County delays decision on hiring of new consultant for ASG hearing
DAYTON — Lyon County Commissioners have delayed until Oct. 3 a decision on whether to spend $25,000 for an independent consultant to assist with the county’s ongoing legal battle against Advanced Specialty Gases.
The board was hesitant to grant District Attorney Leon Aberasturi’s request for the $25,000 before knowing for certain if another revocation hearing would be necessary and prior to trying to negotiate a possible settlement with plant officials. Aberasturi said the new consultant was necessary to review testimony and evidence presented at the October 2001 hearing that resulted in revocation of the special use permit for the nitrogen trifluoride production plant.
Interrupting Commissioner Bob Milz’ motion to approve Aberasturi’s request, Commissioner David Fulstone expressed strong opposition to spending any additional money to hire someone to interpret their testimony from the first revocation hearing for them.
“I am absolutely opposed to this. You are talking about throwing good money after bad,” Fulstone said, referring to the $50,000 the county spent for SECOR to investigate the plant’s operation in preparation for the first hearing in October 2001.
“SECOR basically said it could be operated safely. Other people said it couldn’t. If you are asking to hire someone to come in and tell me what those people told me — I don’t need that. And I am not willing to spend $25,000 of the county’s money to do that.”
The county is appealing District Court Judge David Huff’s decision overturning the October revocation. Huff’s order also asked the county to pursue a possible negotiated settlement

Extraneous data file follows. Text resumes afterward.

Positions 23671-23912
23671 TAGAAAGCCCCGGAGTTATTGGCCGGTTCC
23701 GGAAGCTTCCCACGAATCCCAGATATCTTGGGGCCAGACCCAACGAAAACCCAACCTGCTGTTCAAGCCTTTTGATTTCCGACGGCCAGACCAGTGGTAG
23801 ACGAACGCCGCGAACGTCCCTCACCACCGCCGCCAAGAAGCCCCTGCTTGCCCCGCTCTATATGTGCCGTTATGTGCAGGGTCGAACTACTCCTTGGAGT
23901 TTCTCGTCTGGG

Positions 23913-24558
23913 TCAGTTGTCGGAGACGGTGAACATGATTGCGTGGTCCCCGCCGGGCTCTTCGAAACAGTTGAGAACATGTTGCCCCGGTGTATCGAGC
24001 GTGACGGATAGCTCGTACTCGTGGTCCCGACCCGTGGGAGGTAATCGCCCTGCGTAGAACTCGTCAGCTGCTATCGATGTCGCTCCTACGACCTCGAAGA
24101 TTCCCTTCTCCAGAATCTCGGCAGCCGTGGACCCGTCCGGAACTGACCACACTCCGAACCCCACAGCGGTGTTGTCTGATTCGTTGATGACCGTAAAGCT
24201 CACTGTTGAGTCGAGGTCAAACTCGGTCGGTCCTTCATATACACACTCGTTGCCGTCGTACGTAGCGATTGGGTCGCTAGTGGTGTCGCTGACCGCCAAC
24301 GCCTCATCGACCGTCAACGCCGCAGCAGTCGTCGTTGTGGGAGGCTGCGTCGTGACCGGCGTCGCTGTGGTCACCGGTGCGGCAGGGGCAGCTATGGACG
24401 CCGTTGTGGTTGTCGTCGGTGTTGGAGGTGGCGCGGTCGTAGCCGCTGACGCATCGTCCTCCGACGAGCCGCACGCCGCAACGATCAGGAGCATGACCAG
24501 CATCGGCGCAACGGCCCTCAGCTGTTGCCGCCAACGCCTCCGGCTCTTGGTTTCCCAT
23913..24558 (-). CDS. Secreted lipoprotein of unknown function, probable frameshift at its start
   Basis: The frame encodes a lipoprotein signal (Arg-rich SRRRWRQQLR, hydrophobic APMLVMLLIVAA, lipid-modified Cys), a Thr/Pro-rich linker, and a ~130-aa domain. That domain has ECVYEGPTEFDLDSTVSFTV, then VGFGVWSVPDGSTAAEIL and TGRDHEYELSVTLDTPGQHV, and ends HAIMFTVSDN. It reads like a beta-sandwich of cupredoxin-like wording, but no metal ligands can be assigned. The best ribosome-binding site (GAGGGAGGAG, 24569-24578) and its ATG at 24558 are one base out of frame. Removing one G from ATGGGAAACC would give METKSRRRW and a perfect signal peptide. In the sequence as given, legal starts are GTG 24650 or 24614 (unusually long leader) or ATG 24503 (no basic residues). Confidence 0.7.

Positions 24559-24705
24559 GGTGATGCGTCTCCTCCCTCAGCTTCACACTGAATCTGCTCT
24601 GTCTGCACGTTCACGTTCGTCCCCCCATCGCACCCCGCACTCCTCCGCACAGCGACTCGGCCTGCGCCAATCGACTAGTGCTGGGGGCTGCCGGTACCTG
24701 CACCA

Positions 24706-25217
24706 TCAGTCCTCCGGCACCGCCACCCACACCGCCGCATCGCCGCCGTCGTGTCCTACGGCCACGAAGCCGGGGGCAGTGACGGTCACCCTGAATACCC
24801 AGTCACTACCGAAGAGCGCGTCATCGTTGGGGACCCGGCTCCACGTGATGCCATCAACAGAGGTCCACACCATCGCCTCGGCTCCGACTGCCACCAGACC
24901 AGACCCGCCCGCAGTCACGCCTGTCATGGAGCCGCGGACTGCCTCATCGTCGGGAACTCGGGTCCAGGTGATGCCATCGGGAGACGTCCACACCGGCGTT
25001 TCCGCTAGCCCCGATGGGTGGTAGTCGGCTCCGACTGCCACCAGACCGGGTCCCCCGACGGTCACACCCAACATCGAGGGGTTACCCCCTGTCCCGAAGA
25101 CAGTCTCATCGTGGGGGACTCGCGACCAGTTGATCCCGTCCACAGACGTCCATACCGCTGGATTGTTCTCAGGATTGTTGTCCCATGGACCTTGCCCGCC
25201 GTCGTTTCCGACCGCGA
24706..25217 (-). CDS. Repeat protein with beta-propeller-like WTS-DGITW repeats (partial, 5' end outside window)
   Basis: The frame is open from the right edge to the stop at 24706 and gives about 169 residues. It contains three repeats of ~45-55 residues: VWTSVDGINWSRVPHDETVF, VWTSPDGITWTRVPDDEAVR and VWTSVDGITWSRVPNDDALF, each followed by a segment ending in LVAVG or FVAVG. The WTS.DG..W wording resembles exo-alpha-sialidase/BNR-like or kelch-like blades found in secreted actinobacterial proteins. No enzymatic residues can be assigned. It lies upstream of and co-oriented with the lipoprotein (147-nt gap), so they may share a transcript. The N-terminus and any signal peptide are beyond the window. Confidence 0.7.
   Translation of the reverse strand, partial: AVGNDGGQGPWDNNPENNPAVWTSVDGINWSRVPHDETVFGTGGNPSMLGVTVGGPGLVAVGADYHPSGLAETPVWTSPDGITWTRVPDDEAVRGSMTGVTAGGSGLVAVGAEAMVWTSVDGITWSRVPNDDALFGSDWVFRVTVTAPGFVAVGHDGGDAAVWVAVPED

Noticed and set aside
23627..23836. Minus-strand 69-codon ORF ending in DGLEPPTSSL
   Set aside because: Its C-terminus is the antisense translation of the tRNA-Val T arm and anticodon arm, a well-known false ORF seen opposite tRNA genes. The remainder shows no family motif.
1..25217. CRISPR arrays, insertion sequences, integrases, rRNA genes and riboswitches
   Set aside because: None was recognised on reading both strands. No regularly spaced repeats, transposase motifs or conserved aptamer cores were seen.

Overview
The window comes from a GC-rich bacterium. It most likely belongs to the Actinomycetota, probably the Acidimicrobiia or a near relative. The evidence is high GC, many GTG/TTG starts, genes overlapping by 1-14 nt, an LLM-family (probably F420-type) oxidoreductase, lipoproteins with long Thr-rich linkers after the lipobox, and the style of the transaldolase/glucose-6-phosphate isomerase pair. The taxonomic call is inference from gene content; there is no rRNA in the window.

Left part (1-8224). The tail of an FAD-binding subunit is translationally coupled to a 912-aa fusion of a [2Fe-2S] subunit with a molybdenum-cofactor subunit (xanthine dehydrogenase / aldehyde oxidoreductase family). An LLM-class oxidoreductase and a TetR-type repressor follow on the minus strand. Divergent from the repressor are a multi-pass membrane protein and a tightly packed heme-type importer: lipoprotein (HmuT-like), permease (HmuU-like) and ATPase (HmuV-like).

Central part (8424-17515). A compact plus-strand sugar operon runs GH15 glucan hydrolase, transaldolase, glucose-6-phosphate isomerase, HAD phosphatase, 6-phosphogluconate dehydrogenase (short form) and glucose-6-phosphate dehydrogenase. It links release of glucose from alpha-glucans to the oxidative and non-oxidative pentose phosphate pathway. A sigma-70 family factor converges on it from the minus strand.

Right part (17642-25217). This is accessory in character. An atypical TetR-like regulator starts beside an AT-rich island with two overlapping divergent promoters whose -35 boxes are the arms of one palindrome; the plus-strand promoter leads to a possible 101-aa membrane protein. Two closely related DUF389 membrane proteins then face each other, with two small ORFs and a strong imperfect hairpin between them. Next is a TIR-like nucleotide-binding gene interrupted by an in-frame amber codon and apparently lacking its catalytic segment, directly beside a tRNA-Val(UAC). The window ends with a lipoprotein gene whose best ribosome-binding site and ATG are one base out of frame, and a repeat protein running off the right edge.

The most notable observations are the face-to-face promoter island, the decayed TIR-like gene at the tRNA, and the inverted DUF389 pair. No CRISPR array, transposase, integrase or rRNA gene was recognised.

Milz agreed it was not good for the board to pay for a consultant, but said, “The judge should have understood exactly what the 1,900 page revocation report said, although he has shown he either did not understand it or did not take the time to.”
Aberasturi also put the blame on Judge Huff for the county’s predicament.
“I would be all for negotiations and agree it would be a waste of $25,000 (before knowing if a hearing is necessary). But I am in a catch-22 and I have to be prepared for everything. The judge should have understood. To force us into this is wrong.”
The board hired Attorney Keith Loomis two weeks ago to represent the county’s position, but negotiations had not been initiated as of Thursday.
Fulstone urged no decision be made until it is seen just what results from them.
Commissioners set a second hearing date for December if county’s appeal of the Judge’s order fails and/or a negotiated settlement is not reached.
With Commissioner Chet Hillyard facing an opponent in the November General Election, Aberusturi said a December hearing date was preferred in lieu of waiting until January or later.
“There could be a change in board membership come January. That is just one more argument ASG has in terms of procedural due process. They could argue they did not get a fair shake because it’s a different board,” he stated.
At the October 2001 revocation hearing, Hillyard read a 24-point motion in support of revocation and was one of three votes in favor of it.
Aberasturi said the county would also need separate legal counsel to advise them on the process for the next hearing.
‘The judge’s order stated there was an apparent conflict with my office advising you. It’s something else I disagree with the judge on, but we have to deal with the judge’s order.”